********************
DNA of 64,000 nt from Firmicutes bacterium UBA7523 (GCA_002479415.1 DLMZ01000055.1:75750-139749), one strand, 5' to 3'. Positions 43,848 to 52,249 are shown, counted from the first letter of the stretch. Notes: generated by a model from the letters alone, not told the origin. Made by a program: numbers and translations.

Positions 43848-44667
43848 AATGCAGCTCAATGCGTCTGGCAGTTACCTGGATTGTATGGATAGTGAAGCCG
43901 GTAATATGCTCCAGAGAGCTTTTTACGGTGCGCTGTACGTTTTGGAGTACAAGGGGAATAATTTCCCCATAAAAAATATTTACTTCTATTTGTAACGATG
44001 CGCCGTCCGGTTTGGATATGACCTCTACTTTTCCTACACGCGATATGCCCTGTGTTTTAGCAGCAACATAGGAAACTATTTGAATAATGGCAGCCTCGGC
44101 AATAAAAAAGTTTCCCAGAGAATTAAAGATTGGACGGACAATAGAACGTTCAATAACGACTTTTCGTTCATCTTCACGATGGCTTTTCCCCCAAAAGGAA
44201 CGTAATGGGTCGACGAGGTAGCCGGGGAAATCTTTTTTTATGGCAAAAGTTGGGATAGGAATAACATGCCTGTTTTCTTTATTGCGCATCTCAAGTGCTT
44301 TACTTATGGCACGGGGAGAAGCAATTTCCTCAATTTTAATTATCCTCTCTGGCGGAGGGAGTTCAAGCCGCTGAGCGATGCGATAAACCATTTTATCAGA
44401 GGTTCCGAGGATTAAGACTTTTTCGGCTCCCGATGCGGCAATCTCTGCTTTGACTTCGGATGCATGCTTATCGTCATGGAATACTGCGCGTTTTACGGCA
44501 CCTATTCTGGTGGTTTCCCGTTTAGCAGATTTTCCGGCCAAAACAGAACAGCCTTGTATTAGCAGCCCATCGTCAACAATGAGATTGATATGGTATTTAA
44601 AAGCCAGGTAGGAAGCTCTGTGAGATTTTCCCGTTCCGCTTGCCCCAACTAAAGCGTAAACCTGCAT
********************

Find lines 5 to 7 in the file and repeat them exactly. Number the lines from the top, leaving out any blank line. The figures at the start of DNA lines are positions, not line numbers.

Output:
44001 CGCCGTCCGGTTTGGATATGACCTCTACTTTTCCTACACGCGATATGCCCTGTGTTTTAGCAGCAACATAGGAAACTATTTGAATAATGGCAGCCTCGGC
44101 AATAAAAAAGTTTCCCAGAGAATTAAAGATTGGACGGACAATAGAACGTTCAATAACGACTTTTCGTTCATCTTCACGATGGCTTTTCCCCCAAAAGGAA
44201 CGTAATGGGTCGACGAGGTAGCCGGGGAAATCTTTTTTTATGGCAAAAGTTGGGATAGGAATAACATGCCTGTTTTCTTTATTGCGCATCTCAAGTGCTT